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To dress à-la-plage: Designers and Resorts

As early as it became popular to travel to fashionable seaside resorts, fashion designers and couturiers found their way in dictating the trends by the sea, not without being moved by the different landscapes and lifestyles.

Since the Roman times, the coast and seaside have been regarded as places dedicated to leisure: Julius Caesar, Nero and Hadrian were hosted in the licentious Baiae by the Tyrrhenian Sea in Italy. more recently, from the late eighteenth and early nineteenth century onwards, the European aristocracy populated the resorts towns across the old continent, spending their holidays in search for recreation and health, and making these places the stages where to perform an utterly fashionable way of life.

'Le soir à Deauville' print from 'Femina', 15th August 1903. Courtesy MoMu - Modemuseum Provincie Antwerpen, all rights reserved.

As a result, resorts became the places where the wealthy, international high class used to meet once away from the city centres. In these hubs, different families had the opportunity to confront their social costumes, traditions and, of course, fashions.

Model "Deauville", sketch for a summer day dress by Bernard et C.ie, 1914. Courtesy Kunstbibliothek, Staatliche Museen zu Berlin, CC-BY-NC-SA.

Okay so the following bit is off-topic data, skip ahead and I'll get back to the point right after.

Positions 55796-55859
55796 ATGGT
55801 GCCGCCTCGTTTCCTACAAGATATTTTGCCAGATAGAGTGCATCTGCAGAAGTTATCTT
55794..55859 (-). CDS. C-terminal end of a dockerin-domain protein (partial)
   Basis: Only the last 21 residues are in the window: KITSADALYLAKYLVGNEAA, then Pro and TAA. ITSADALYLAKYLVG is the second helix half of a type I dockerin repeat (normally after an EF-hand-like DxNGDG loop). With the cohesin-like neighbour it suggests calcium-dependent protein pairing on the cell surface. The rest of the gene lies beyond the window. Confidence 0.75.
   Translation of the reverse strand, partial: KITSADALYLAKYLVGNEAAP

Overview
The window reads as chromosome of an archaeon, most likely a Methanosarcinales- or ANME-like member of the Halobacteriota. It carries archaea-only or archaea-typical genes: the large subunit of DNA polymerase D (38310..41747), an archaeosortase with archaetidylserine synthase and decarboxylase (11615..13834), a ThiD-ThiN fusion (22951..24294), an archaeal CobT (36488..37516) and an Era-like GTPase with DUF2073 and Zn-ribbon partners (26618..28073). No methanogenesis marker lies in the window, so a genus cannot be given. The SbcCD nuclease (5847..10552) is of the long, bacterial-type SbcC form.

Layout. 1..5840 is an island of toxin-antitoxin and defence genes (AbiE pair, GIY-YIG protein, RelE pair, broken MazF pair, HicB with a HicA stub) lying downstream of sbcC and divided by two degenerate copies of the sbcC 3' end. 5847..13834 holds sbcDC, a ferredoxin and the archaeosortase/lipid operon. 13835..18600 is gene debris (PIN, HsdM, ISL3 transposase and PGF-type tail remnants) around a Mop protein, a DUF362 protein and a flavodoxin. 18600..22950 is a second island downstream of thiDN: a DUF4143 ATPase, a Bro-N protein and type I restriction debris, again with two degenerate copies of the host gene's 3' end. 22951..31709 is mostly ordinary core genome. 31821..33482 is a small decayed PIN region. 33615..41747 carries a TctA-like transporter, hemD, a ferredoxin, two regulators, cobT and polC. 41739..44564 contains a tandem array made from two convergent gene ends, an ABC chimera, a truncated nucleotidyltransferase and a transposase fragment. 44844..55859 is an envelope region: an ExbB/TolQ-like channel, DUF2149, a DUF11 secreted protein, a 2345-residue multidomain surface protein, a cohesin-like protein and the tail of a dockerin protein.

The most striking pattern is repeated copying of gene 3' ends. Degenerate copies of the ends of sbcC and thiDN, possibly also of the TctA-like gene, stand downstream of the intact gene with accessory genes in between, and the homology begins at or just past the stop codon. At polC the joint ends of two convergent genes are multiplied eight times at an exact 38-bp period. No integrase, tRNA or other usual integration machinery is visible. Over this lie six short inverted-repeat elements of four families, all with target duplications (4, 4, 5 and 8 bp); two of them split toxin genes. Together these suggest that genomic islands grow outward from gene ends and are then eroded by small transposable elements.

Unsurprisingly, firstly tailors and later couturiers and designers opened there their boutique and ateliers, attracted by the exclusive clienteles that frequented these beaches and the opportunities, both promotional and economical, they may provide. For instance, Jean Patou and, more remarkably, Coco Chanel, set off their boutiques in Deauville, Normandy, during the 1910s and 1920s. Later, in the early 1950s, Marquis Emilio Pucci opened his famous boutique in the prestigious resort ‘La Canzone del Mare’ in Capri, which was then the meeting point of the international jet set.

The designer Emilio Pucci in Capri, ca 1952/1953. Courtesy Emilio Pucci Archive, all rights reserved.

However, these places did not just offer a fashionable clientele to the designers that ventured to the resorts. Instead, they had been a profound source of inspiration for their designs and creations. If Emilio Pucci notoriously took his daringly bright colours from the vegetation and the waters of the isle of Capri, Coco Chanel owned to Normandy fishermans’ her striped knitted sweaters and sailor pants. Both fascinated by the sporty lifestyles of these resorts towns, so distant from the strictness of the city, designers took from these holiday places the influences that determined their modern styles.

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